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That 70s Swagger

by Kathy Copeland Padden about a year ago in 70s music
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Three masters of Cock of the Walk Rock

Two outta three ain't bad Photo by

What happened to rock and roll? When did it become so antiseptic and prissy? Maybe I'm showing my age, but I lament the death of rock music as I always knew it. I don't need corporate-sponsored spectacle. Where's the grit? Where's the heart? Where's the groove? 

Where are all preening, posing, impossibly charismatic frontmen in tight trousers?

Now, if you're just happening by to say, "Well, it's obvious you haven't seen Justin Joseph LeClare Fartnocker from the band 'Avocado Toast and the Vape Pens,'" you would be correct. I haven't seen them, and I'm more than OK with that. There, I saved you the trouble of posting a bunch of YouTube videos I'll never watch. 

Without further ado, here are my three favorite cock and roll frontmen.

Mick Jagger

Often imitated, NEVER duplicated Photo by Rolling Stone

Mick Jagger has been a sex symbol since he licked those 20-year-old lips and sang Little Red Rooster straight into the camera on black&white TV. (Yes, there really was such a thing.) This kid was oozing sex appeal when he was barely out of his teens. This was before my ancient ass was even born, which makes me feel young and old at the same time. 

I fucking love Mick Jagger and always have. He practically invented frontman swagger (Jagger swagger, if you will.) He's the consummate showman even in his late 70s, and half of one of the most underrated songwriting partnerships ever. If you scoff at this, try listening to something they composed other than Satisfaction or Jumping Jack Flash, then get back to me. 

I wasn't really there for his mid-70s ultra-campy phase when he was putting on his makeup like Bette Davis in "Whatever Happened to Baby Jane?" but he was still cooler than anyone else. Still is, too. And we all go through embarrassing phases, Mick just has his embarrassing phases on a global stage. 

Questionable wardrobe and make-up choices aside, it's undeniable that Jagger has always positively dripped charisma. When he's onstage, you can't keep your eyes off the guy. Mick Jagger is a 120-pound force of nature.

Plus, he's 113 and could outrun most of us.

Robert Plant

Baby baby baby baby do you like it Photo by Papodhomem

I have no idea who helped Robert into those painted-on jeans, but I would like to thank them. Robert and those jeans got me through some tough times. I miss the days when you knew what side a dude dressed on from 30 miles away. 

His hippie pagan vibe during his Zep days was mysterious and seductive. Who else was writing about May Queens, Lord of the Rings, and Valhalla? Jimmy Page always had more of a black magic air about him, but Robert Plant's aura was pure light.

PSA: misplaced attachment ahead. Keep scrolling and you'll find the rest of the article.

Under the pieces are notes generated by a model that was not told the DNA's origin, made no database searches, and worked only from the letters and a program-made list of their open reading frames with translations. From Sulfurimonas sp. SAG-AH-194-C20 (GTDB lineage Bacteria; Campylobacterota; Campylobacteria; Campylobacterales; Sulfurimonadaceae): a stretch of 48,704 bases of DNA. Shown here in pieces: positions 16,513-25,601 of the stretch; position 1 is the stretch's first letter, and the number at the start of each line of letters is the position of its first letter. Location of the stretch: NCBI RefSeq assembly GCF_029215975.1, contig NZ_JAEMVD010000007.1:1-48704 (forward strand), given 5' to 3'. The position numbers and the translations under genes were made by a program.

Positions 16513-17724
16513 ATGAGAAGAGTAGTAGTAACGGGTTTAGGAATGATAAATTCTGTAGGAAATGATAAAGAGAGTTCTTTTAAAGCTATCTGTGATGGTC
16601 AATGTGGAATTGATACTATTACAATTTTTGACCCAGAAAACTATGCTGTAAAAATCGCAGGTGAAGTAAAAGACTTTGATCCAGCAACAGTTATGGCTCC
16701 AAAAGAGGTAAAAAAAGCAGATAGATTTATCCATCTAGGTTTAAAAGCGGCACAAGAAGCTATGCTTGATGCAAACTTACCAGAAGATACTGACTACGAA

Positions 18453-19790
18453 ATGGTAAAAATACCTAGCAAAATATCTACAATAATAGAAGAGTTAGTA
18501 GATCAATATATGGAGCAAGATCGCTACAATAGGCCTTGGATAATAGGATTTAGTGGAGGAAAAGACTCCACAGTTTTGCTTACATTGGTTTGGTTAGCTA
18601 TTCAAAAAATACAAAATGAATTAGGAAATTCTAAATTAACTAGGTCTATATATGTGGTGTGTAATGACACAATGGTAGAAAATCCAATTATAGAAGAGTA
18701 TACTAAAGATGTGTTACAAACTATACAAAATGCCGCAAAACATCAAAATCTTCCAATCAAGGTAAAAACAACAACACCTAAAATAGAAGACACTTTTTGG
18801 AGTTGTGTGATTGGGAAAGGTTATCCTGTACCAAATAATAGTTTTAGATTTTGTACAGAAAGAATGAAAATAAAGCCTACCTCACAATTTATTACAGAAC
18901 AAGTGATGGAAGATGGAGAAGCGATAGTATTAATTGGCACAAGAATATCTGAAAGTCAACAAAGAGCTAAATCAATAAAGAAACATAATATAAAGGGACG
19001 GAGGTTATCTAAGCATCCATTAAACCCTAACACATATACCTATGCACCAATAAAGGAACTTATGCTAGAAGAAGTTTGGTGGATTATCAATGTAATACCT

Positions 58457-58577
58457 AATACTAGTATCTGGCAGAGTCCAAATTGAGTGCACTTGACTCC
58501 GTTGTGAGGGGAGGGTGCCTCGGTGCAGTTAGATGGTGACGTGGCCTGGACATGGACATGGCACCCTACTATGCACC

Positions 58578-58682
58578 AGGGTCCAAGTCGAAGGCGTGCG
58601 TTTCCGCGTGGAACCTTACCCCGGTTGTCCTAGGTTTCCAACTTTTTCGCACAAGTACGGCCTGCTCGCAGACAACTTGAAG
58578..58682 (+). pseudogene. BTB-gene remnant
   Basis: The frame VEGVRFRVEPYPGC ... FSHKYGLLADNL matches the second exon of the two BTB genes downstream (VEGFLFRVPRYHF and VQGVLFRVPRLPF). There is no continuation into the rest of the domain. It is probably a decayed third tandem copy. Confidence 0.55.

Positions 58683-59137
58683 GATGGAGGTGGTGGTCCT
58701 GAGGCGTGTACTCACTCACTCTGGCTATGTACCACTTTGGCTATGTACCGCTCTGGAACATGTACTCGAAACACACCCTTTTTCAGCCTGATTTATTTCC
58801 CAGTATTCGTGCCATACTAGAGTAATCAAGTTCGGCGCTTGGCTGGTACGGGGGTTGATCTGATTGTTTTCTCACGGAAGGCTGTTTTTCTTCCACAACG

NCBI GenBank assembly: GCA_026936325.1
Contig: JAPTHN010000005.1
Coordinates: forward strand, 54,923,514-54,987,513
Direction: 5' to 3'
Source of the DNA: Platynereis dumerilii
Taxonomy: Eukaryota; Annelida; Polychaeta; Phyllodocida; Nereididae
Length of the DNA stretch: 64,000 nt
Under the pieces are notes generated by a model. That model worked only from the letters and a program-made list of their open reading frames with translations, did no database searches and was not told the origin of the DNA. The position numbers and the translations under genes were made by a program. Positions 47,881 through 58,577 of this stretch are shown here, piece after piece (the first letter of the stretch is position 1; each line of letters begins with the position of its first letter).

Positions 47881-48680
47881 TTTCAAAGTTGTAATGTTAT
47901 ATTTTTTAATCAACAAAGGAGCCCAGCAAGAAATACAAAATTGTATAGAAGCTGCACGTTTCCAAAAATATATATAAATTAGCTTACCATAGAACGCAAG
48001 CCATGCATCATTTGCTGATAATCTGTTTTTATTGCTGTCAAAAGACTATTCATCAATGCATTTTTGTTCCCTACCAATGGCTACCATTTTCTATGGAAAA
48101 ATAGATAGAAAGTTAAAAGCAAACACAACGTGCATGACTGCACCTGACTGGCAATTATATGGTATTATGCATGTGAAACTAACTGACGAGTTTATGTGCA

Robert's vocals are unmistakable. Whether he's shrieking like a banshee or crooning like Elvis, Plant brought his A-game every time. He was never an athlete on stage like Jagger, but he didn't have to be. All Robert had to do was put his hands on his hips and shake that glorious blonde mane. 

Yep. Sigh. That's all. 

Steven Tyler

Sex, Drugs, and Rock and Roll encapsulated in one man Photo by Neal Preston Townsend Street Gallery

Poor Steven Tyler. When Aerosmith was a baby band, everyone called him a second-rate Jagger clone. His suffering must've been immense, what with all those chicks throwing their undies at him.

Steven Tyler is a trip. He pulsates with kinetic energy on and offstage. He has a giant personality that fires every performance. And he's always so much fun to watch, kinda like a five-year-old (that isn't yours) after a pot of coffee. And Steven laughs at his own jokes, which I find positively endearing. 

Steven has always had flair and, along with Keith Richards, put gypsy chic on the map. He didn't - and doesn't - limit his style just to his wardrobe. The scarve-festooned mic stand, the 20 pounds of jewelry, and some pretty interesting hair moments also bore the mark of Tyler's aesthetic. 

Unlike many fellow musicians (Jagger *cough* Jagger) Steven has never forgotten what it's like to be a fan. He genuinely appreciates fans because he is a fan, and happily poses for pics and signs autographs even outside of "work." 

And that sort of humility is sexy. 

I've seen all three of these guys live. When it comes to unadulterated high octane energy I gotta give the blue ribbon to the Demon of Screamin', Mr. Steven Tyler. The dude was doing backflips when he was eligible for a senior citizen discount.


When these guys go, they'll take any vestiges of rock's golden era with them. And we'll be left with Justin Joseph LeClare Fartnocker from the band "Avocado Toast and the Vape Pens." Yay.

Yes, please. Photo by Rolling Stone

70s music

About the author

Kathy Copeland Padden

Political junkie, history buff, and music freak spending the End Times alternating betweencrankiness and bemusement. Come along! It's fun!

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